As long as you are still writing, still learning, still growing and building--you have not failed. So inversely, if I am still moving forward, I consider that a success.

Sales come and go.Reviews come and go (especially with Amazon randomly pulling them...grrrr). Money comes and goes. Fans hopefully stay and bring friends ;).

Would I love for all of those things to just keep moving upward in a giant spike of goodness? Heck yeah! Is it a reality in this business? Nope. Even those big guns, the folks who we watch as they climb to writing stardom have bad days, weeks, years. But they keep going. As Dory the fish said, "Just keep swimming".

So for me, and hopefully others, writing success is to just keep moving. Failures will come--that's a given. But we just keep moving forward. Then we've succeed.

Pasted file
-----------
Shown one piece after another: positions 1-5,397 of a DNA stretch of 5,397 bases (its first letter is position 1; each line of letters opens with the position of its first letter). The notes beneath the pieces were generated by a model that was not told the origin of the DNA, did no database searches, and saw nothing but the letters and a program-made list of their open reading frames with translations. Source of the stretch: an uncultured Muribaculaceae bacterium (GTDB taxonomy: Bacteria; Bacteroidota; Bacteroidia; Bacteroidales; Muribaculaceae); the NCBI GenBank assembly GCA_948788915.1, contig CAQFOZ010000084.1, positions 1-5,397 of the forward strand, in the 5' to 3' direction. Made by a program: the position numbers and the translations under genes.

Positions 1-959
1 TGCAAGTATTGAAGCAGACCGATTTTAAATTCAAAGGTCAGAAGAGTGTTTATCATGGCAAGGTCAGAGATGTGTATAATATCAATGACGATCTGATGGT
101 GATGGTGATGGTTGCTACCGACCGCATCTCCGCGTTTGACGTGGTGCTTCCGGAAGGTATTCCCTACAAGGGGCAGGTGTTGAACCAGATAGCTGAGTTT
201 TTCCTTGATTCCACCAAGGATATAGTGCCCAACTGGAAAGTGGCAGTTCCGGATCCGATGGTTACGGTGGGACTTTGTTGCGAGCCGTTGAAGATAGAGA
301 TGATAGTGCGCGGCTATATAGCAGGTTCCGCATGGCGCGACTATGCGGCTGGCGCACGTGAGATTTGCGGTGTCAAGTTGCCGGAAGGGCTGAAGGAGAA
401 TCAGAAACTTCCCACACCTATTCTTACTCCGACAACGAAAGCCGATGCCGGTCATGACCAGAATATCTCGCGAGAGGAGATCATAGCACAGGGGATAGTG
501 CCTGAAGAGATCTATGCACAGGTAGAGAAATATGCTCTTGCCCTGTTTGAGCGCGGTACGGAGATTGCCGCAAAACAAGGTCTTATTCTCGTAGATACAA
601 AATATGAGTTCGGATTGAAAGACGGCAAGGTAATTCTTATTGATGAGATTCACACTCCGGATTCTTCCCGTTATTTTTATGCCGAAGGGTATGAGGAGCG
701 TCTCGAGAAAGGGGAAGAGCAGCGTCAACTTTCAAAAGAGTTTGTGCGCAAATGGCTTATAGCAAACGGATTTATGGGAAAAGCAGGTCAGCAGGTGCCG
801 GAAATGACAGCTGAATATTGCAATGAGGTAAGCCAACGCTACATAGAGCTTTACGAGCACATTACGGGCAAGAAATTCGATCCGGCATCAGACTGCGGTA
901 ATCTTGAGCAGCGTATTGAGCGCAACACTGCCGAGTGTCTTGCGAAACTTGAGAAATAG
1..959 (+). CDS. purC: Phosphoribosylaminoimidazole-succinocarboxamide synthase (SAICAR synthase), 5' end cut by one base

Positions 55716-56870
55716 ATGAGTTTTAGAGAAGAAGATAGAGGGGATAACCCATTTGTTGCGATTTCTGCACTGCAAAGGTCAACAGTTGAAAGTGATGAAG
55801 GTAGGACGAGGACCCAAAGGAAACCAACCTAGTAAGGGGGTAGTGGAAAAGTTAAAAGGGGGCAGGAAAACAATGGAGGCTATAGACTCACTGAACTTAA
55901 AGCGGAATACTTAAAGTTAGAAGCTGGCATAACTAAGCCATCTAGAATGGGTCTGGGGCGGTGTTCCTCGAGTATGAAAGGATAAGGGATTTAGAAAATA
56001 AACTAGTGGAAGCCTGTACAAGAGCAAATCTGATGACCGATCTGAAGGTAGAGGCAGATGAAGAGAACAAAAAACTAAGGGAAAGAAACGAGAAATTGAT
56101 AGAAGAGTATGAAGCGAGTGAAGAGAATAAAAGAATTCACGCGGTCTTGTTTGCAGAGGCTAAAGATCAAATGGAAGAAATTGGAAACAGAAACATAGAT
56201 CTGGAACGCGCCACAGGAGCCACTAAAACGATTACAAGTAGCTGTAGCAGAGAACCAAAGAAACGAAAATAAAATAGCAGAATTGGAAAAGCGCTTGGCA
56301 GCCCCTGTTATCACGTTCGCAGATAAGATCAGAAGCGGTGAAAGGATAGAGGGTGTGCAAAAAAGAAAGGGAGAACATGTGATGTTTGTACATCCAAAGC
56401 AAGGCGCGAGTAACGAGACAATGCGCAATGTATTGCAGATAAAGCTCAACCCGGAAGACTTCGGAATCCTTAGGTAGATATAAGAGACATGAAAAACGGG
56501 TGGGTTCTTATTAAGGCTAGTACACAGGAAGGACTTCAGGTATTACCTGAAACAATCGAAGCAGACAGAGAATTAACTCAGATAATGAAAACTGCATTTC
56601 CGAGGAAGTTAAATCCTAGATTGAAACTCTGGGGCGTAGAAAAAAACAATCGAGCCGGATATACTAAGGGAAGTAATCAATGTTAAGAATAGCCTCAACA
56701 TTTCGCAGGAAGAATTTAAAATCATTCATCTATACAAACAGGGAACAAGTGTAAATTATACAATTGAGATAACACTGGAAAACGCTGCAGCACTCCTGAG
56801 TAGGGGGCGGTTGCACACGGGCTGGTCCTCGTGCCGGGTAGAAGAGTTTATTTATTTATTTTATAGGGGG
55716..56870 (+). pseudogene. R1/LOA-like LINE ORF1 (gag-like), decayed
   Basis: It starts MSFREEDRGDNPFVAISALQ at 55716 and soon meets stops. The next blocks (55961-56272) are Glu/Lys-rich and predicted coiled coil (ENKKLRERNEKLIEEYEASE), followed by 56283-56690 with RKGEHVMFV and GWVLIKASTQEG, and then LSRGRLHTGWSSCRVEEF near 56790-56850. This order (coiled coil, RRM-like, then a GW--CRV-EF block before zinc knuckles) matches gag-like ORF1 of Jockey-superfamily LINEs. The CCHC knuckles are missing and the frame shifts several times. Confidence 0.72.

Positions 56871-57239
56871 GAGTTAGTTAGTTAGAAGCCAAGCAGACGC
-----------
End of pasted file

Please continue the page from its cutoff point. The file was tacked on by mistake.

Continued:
Wednesday, January 3, 2018

#IWSG Moving forward

Welcome to the wonderful world of writing known as the Insecure Writer's Support Group! Writers from all over join forces once a month to share hopes, dreams, and terror ;).

Join us!

It's the first week of the new year, so, like most people, my thoughts have been on what I can do and what tools I need to push my writing career into the next phase.

I got a planner. Not just any planner, mind you--a magic time traveling one. I'd seen it on Amazon and it looked full of useful nooks and crannies. I love extra place to cram stuff. It has goal setting for the year (month by month on a single quick scan page) and then each month breaks down that months MOST important goal, reason for it, and steps.

It also has days broken up and a lovely two page at a glance month calendar.

The magic part came when I started filling it in. My goal this year is to hit an average word count of 1800 words (about six pages) a day six days a week. I'm aiming for four books this year, plus a novella. I am also in a program for advertising and will be running regular ads. I have a lot on 2018's plate.

But when I started writing everything in the planner I saw how feasible it actually was. Yes, I'm going to be pushing myself this year, but the time IS there. I have to want it. 

My magic planner sent me to the future, made my dreams workable, and is damn pretty besides :).